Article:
Temporal Squama Pneumatization

The primitive character state for this feature is for an extensively pneuma-tized temporal (Sherwood, 1999). As defined by both Strait et al. (1997) and Sherwood (1999), pneumatization of the temporal squama is associated with the development of pneumatic tracts extending to the squamosal suture, thickening the squamous temporal (squamous antrum). When squa-mous antrum is absent, the temporal bone is not considered pneumatized.

The temporal squama is inflated (= 0) in Dryopithecus (Kordos & Begun, 1997), Pongo, Gorilla, Pan, Sahelanthropus (Brunet et al., 2002), Ardipithecus, the "anamensis group," Praeanthropus, and P walkeri (Strait & Grine, 2001). While Skelton and McHenry (1992) considered Australopithecus (A. africanus) as being weakly pneumatized, Strait et al. (1997) and Strait and Grine (2001) consider the squama to be extensively inflated, which is the condition adopted here. The condition is variable within P boisei and K. rudolfensis (see B.A. Wood, 1991; M.G. Leakey et al., 2001;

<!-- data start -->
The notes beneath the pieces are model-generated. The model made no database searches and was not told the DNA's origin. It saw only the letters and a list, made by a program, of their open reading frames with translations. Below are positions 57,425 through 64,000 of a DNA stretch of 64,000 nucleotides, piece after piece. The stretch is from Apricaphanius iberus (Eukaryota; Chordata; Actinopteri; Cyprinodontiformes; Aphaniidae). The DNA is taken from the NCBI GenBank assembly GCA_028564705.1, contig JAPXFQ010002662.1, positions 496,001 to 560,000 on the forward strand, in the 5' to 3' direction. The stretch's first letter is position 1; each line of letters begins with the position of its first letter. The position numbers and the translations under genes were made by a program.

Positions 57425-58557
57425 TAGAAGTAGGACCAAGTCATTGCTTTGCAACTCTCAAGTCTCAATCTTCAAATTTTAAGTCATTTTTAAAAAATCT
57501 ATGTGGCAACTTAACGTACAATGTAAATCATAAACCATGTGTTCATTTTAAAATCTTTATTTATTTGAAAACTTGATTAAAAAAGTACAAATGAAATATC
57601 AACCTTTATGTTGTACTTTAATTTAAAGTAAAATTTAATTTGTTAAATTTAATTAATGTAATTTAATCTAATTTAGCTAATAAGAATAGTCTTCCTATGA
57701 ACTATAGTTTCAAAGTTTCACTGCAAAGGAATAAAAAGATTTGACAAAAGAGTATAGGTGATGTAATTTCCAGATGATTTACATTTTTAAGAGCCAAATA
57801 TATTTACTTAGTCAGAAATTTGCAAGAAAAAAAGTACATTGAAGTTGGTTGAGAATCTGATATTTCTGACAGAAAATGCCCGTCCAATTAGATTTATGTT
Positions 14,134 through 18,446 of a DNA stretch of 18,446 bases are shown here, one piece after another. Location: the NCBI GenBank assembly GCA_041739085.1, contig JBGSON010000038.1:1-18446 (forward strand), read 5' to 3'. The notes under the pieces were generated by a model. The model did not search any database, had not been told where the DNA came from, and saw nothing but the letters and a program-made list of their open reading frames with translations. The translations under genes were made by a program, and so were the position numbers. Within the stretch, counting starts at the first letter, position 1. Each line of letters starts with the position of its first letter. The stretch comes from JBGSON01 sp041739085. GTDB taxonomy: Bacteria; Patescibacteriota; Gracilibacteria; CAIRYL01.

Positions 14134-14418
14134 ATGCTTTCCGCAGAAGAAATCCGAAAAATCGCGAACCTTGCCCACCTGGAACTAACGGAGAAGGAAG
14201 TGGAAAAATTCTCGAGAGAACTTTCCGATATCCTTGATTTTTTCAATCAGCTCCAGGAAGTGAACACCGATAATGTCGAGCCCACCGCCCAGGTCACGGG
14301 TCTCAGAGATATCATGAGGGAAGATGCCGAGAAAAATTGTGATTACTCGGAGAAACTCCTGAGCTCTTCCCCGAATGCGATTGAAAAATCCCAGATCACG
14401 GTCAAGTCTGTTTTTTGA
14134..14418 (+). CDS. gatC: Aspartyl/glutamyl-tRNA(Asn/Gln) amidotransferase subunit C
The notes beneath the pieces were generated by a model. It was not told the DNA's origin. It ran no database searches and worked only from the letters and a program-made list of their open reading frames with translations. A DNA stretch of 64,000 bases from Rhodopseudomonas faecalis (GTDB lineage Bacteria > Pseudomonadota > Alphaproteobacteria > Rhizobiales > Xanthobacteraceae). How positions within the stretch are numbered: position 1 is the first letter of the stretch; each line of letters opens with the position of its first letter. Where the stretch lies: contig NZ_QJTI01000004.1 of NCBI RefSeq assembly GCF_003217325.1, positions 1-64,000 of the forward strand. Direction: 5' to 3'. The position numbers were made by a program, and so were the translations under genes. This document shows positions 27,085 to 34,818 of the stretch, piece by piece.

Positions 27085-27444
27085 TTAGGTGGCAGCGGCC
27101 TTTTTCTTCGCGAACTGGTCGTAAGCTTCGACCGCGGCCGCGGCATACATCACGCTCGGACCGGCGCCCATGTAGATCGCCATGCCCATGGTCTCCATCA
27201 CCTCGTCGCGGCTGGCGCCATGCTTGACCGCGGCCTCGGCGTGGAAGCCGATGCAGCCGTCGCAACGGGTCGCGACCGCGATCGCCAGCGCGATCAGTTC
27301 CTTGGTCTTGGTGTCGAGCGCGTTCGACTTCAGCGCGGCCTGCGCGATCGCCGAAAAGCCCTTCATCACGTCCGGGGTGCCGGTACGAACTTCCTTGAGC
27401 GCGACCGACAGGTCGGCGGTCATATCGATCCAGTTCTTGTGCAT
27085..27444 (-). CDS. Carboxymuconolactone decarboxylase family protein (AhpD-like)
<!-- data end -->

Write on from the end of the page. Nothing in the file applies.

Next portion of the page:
partly Strait & Grine, 2001). Paranthropus robustus, H. habilis, H. ergaster, and H. sapiens are all defined by reduced pneumatization (B.A. Wood, 1991; Strait et al, 1997; Strait & Grine, 2001).

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